Normal Service to Resume?
Predictability making a comeback.
They may be polar opposites politically but Marine le Pen and Jeremy Corbyn are likely to share a common fate following the elections in the United Kingdom and France. With leads of 21% and 26% respectively, Emmanuel Macron and Theresa May look set for resounding victories.
There is a limit to how far reality can be stretched and future political historians will look upon Brexit, Trump and even Erdogan as anomalies within a system that is wholly predictable. It may be time to buy back those shares in polling firms we all sold. “Reports of their death”, as Mark Twain said, “are greatly exaggerated”.
Facing criticism from her father for not being sufficiently radical, Marine le Pen will slip quietly away, as France proves itself to be a “good European” after all.
Traders, who had seen a possible Le Pen victory as a material risk, are starting to believe that a Macron victory is almost certain. The Euro is beginning to build a base for a move through the psychologically important 1.1000 level against the dollar and even the ramifications of Brexit shouldn’t lead to a total collapse no matter the deal that is eventually struck.
As we move further into Q2 and traders become more accepting of risk, the Jpy could see further weakness and the Aud see buying interest. Buy Aud/Jpy? Now there’s a thought!
May Maintains Pressure
U.K. PM Theresa May has warned against complacency as she continues to deride the oppositions “seventh or eighth attempt at a coherent Brexit policy”. Politics in the U.K. has seemingly gone back thirty years although is anything traditional support for socialism has receded even more now than then. It is reported that there is a possibility that the Conservative party could see a majority in Wales for the first time in 100 years.
Mrs May’s contention that she sees a “coming together” of the country following the Brexit vote and the triggering of article 50 could be more than electioneering.
The effect on the pound of a 100+ seat majority would be positive but a 125/150 seat majority could see the pound at 1.40 and 0.7500 very quickly.
For now, the pound is holding onto the gains made against the dollar last week although against the Euro the pound is struggling to hold below 0.8600. The relief rally from the French election is the major factor in the relative strength of the single currency.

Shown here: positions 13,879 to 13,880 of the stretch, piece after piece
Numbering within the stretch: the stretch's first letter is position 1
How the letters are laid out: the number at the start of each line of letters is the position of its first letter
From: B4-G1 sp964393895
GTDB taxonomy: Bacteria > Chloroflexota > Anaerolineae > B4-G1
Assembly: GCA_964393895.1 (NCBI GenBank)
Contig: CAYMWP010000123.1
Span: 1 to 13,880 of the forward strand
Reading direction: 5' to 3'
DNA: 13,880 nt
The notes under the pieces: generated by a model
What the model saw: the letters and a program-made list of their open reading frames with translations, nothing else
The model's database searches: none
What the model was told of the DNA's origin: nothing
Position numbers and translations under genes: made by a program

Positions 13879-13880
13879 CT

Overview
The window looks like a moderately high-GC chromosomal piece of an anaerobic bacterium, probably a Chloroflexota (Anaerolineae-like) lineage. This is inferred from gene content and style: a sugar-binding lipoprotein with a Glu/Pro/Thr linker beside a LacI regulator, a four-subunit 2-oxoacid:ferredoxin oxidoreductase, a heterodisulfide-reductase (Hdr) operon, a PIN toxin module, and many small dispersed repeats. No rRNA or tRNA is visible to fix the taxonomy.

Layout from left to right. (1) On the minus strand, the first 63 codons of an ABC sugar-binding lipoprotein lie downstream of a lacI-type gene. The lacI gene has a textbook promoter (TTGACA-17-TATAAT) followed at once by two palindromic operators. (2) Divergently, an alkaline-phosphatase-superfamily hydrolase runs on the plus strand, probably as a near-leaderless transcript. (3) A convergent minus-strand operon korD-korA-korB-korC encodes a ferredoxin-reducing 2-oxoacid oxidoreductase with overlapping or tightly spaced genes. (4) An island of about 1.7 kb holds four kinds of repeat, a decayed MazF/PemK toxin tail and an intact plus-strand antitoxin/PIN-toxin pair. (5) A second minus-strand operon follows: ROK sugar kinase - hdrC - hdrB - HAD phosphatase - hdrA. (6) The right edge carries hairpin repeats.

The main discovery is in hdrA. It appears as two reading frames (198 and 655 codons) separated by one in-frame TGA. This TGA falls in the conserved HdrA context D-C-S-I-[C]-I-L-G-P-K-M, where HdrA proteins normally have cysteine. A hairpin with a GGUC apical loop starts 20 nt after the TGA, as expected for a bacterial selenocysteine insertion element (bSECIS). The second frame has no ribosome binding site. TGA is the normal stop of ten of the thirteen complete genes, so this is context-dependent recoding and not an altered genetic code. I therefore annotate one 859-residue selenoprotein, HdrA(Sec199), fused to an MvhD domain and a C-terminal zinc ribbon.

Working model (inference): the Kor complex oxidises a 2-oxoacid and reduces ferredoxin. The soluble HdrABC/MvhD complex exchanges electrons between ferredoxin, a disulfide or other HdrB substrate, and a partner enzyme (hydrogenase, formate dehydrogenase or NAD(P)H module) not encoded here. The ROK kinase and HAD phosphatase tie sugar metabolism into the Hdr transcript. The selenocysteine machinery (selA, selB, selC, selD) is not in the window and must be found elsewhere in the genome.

Central Banks to the fore.
A further driver of Euro strength is the possibility of a slightly more hawkish statement from the ECB following their meeting tomorrow. With activity indicators in positive territory and growing every month, there is a real feeling that monetary policy can be allowed to return to normality and an interest rate hike may not be too far away.
It is no longer fanciful to imagine Europe growing at near to, if not above trend. If that happens, a statue of Mario Draghi should be erected in Frankfurt and unveiled by Wolfgang Schäuble!
Before we wake up from that dream, the Bank of Japan will meet to discuss monetary policy. It would be hard to imagine a more predictable outcome but continued vigilance has allowed the Japanese economy to grow despite decades of close to zero inflation.
Dollar takes a back seat.
The nature of the FX market means that currencies are either proactive or reactive. For example, there is no new news to drive the dollar currently so its path is dictated by events in Paris or London. At times when events create activity for two currencies (e.g. EUR & GBP), that is when real volatility occurs.
Since the dollar is viewed as the world’s “reserve currency” the U.S. Treasury Secretary has a responsibility to maintain its value that is more figurative than actual. It has come to the notice of America after decades of “strong dollar strong America” rhetoric that, in fact, since it actually has to compete for its share of global trade a weak dollar is preferable.
Mnuchin and Trump seem to have agreed that a “weak dollar for now is preferable short term but we remain committed to a strong dollar…………eventually”
By: Alan Hill